Comments:  The Chiesman Center for Democracy has had discussions with the bill’s prime sponsor.  The intent of the bill/task force is to engage all parties in a conversation concerning what direction (if any) to take.  Rep. Lust stated (as well as other legislators) that the current legislature needs to take a step back and carefully analyze the current processes and not rush to pass legislation based on the November 2016 election cycle.  Chiesman Center staff believe this is a very worthwhile bill that would empower South Dakota citizens by providing a process for respectful, positive dialogue.  It will be critical, however, that those on the task force appointed by the legislature include a representative cross-section of legislators.  Opponents have argued that this is not a role that the legislature should play.  Other opponents state that there needs to be representation from individuals or groups that have brought initiated measures or referenda forth.


HB 1153 – An act to revise signature requirements for initiated measures and referred laws.  (Rep. Gosh and Sen. Stalzer)

Would have required that 50% of petition signatures come from 33 counties with remaining signatures coming from the other 33 counties
Based very roughly on some other states
Opposed by Sec. of State – stated that it basically would be a nightmare for Sec. of State office staff to conduct random sampling of petitions, etc.

Status:  Deferred to the 41st legislative day (killed)

Comments:  Listening to testimony, it appeared that even the bill sponsors had a difficult time explaining how this all would work.

Senate Bills:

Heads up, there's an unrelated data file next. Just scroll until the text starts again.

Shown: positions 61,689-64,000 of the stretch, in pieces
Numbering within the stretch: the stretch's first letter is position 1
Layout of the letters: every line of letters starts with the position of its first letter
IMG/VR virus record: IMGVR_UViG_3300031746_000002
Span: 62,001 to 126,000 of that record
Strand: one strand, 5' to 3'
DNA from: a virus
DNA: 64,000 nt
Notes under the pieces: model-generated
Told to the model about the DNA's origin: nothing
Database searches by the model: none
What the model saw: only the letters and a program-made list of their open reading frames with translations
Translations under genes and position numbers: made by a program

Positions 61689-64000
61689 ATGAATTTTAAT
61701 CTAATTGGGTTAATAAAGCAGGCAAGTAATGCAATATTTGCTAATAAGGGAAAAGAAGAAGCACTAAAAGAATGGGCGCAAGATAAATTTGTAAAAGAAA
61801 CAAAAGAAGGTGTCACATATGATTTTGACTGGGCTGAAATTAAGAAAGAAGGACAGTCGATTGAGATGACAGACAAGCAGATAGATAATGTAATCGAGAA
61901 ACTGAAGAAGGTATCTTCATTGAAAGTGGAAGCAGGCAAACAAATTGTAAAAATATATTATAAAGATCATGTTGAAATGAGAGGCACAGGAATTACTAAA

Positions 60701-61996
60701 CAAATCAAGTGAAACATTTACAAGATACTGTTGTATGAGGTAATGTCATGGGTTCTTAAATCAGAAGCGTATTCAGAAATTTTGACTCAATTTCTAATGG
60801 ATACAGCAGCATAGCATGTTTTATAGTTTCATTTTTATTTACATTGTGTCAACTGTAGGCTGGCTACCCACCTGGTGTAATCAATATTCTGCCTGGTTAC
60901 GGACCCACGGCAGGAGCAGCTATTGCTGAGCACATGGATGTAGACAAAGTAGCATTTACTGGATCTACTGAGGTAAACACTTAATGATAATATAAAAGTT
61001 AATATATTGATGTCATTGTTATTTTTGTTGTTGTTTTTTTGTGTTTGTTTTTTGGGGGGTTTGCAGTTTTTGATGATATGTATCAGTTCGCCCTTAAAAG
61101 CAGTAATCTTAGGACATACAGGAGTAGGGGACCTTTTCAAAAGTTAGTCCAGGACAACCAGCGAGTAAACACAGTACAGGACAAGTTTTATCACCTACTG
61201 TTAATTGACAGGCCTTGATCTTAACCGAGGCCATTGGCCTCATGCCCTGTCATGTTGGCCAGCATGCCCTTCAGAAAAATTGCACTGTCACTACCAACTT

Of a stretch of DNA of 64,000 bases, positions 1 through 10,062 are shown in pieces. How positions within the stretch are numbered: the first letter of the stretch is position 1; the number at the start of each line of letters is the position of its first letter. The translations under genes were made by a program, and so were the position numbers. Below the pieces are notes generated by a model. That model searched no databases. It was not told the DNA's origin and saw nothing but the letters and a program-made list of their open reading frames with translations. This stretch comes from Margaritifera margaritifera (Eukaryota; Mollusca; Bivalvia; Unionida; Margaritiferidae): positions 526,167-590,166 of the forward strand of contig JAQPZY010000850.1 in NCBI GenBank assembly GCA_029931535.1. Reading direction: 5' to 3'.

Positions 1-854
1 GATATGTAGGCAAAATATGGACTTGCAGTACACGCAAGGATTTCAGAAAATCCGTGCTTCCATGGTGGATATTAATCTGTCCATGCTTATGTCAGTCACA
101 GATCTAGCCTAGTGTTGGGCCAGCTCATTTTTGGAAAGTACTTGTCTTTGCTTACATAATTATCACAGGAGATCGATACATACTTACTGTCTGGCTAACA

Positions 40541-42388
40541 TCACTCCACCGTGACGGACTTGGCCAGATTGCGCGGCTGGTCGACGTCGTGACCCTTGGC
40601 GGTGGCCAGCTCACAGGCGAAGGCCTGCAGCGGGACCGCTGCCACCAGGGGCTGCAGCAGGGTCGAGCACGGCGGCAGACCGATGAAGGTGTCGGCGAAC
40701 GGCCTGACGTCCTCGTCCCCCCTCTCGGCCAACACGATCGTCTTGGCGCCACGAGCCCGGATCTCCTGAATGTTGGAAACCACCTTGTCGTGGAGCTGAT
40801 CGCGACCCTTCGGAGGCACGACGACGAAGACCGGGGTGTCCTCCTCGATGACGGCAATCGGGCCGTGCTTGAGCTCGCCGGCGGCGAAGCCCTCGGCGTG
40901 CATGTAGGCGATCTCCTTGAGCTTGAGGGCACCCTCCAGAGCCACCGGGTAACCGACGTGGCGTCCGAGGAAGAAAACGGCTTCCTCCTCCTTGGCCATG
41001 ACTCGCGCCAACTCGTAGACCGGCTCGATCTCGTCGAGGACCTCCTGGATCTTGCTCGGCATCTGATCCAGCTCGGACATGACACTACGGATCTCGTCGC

SB 59 – An act to delay the effective date of initiated measures, referred laws and constitutional amendments.  (Sen. White and Rep. Stevens)

Would delay the effective date to the following July 1st (much like some laws now) (currently these measures, etc. go into effect the day after the official canvass, which is about a week or so after the November election)

Status:  Passed Senate State Affairs 6-1, Passed Senate 28-7, Passed House State Affairs 10-2, Scheduled for action on House Floor 2/13/17, Passed House 53-14, Awaiting Governor’s signature (he is expected to sign).

Comments:  Concern among those in opposition is that this gives the legislature an opportunity to overturn or “tinker” with any ballot measure that is approved the preceding November.


SB 67 – An act to revise the method to calculate petition signatures for initiated constitutional amendments (Sen. Partridge).

Would have changed the calculation (number of petition signatures required) from 10% of the number of votes cast for Governor in the last election to 10% of the actual number of registered voters at the time of the Governor election.  (effectively doubling the number of signatures)

Status:  Tabled at the request of the sponsor

Comments:  This bill was tabled since the sponsor is in support of HB 1141 (Task Force).


SJR 2 – A resolution proposing and submitting to the electors at the next general election amendments to Article XXIII, of the Constitution of the State of South Dakota, relating to amendments to the Constitution (Sen. Bolin and Rep. Brunner)